New Zealand Lamb Prices Expected to Rise29 June 2014
Constrained supply, growing Asian demand and a pick-up in European demand are expected to lift prices, according to the latest Situation and Outlook for Primary Industries Report.
China is now New Zealand’s largest market for sheep meat.
Lamb production is expected to slowly increase over the outlook period. Assuming average climatic conditions, the sheep breeding flock will continue to decline but this will be offset by productivity improvements, including improvements in lambing percentages and carcass weights.
In the year to June 2014, lamb production in New Zealand is estimated to have fallen only slightly, due to higher carcass weights on good pasture offsetting lower stock numbers. Opening sheep numbers for the 2014 production year were down 2.6 percent following the 2013 drought. The number of lambs tailed in the spring of 2013 was also down (1.6 percent to an estimated 25.5 million head) due to drought decreasing the average condition of many ewes at mating time.
New Zealand lamb export value is estimated to have lifted 13.6 per cent in the year to June 2014 to a record NZ$2.57 billion. A recovery in demand from traditionally high-value European markets has complemented strong growth in the Chinese market for cheaper cuts, bringing about robust overall value for lamb.
There has been exceptional growth in exports to China.
Exports of lamb and mutton increased 76 per cent in the year ended June 2013.
Strong demand saw China absorb the increased supply of both lamb and mutton due to the 2013 drought. In addition, mutton that would previously have found its way to the European market appears to have been diverted into China. Exports to China tend to be lower-value cuts and mutton which are shipped in frozen form. Further growth in China and other Asian markets is expected but at a slower rate over the outlook period.
Exports to the European markets tend to be higher-value leg and middle cuts with a strong chilled component. New Zealand exerts its competitive advantage by delivering increased volumes during high-consumption periods such as Christmas and Easter, when local European production is at its low point, while also ensuring year-round supply.
Over the next 18 months, lamb export prices in British pounds (GBP) are forecast to improve due to global supply constraints, robust demand from China and an improvement in UK demand.
Constrained supply is expected from New Zealand, Australia and the UK. In Australia, breeding flock numbers fell three per cent in the year ending June 2014 due to drought while in the UK numbers have also contracted in recent years due to a combination of climatic factors and market conditions.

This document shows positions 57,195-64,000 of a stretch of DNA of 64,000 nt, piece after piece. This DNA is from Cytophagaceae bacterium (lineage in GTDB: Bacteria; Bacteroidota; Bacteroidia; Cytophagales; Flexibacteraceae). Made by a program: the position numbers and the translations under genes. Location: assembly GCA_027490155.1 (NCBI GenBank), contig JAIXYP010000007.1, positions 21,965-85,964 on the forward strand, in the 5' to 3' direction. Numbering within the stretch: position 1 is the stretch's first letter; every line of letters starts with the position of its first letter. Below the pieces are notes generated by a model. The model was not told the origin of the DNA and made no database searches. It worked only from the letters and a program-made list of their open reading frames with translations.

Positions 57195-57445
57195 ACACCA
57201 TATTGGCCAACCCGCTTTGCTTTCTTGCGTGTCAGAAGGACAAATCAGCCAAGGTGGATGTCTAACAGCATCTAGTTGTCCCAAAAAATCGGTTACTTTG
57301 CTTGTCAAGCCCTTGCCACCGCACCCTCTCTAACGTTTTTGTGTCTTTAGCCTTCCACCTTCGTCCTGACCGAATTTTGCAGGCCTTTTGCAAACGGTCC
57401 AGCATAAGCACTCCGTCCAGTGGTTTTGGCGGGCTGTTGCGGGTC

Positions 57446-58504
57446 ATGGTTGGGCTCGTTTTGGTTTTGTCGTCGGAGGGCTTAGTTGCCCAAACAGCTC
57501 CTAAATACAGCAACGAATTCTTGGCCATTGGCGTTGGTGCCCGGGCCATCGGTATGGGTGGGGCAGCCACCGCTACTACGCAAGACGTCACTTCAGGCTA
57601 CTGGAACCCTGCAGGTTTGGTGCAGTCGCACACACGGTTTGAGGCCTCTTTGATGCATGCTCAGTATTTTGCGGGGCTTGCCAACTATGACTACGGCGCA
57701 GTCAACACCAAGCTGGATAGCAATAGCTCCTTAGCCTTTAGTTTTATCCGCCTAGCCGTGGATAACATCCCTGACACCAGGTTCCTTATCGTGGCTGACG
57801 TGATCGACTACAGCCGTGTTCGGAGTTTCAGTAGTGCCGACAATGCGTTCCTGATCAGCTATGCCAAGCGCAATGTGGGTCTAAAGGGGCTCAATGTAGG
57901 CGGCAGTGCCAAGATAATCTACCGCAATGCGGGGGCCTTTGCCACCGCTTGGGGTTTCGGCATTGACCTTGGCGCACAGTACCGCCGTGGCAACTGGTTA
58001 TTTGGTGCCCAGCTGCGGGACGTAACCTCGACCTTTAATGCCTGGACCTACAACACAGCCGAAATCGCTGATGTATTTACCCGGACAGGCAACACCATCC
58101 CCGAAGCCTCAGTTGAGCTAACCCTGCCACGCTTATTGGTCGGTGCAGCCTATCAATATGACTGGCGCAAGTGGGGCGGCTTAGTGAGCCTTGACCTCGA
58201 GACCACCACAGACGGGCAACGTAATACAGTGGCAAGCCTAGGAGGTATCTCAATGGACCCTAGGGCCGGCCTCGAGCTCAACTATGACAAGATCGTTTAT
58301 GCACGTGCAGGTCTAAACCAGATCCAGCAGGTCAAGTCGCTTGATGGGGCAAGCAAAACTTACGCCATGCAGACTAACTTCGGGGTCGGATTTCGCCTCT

Further out, modest increases in global supply and growing demand are expected, particularly from China which will steadily increase prices.
Lamb exports from Australia are expected to recover, reaching 210 000 tonnes by 2018, but only modest gains are expected from New Zealand and the UK.
Total export value for lamb is forecast to continue to increase over the outlook period to reach NZ$3.45 billion by 2018.
Domestically, the average lamb schedule price for the year to June 2014 is estimated at 537 cents per kilogram, up 12.6 percent on the previous year. Over the outlook period, schedule prices are forecast to continue to improve due to higher international prices and an assumed weaker NZD against the GBP.
New Zealand wool production is expected to decline with a declining sheep flock, according to the Situation and Outlook for Primary Industries Report.
The declining sheep flock will see wool production continue to fall over the outlook period. This year to June 2014, wool export volumes are estimated to have declined by 7.1 percent to 117 000 tonnes following the 2013 drought.
China is set to remain the most important market for New Zealand’s wool exports, accounting for 56 per cent of exports in the year to June 2013. China consumes around half of its manufactured wool products and exports the remainder to developed markets such as Europe and the US. Economic recovery in these markets will strengthen demand for Chinese wool products.
However, competition from cheaper synthetic fibres and cotton will continue to constrain prices.
Over the next 18 months, a fall in wool exports from Australia, the largest wool exporter, due to drought will sustain prices.
Further out, prices are forecast to rise gradually due to improved demand and only marginal increases in production from Australia.
You can view the full report by clicking here.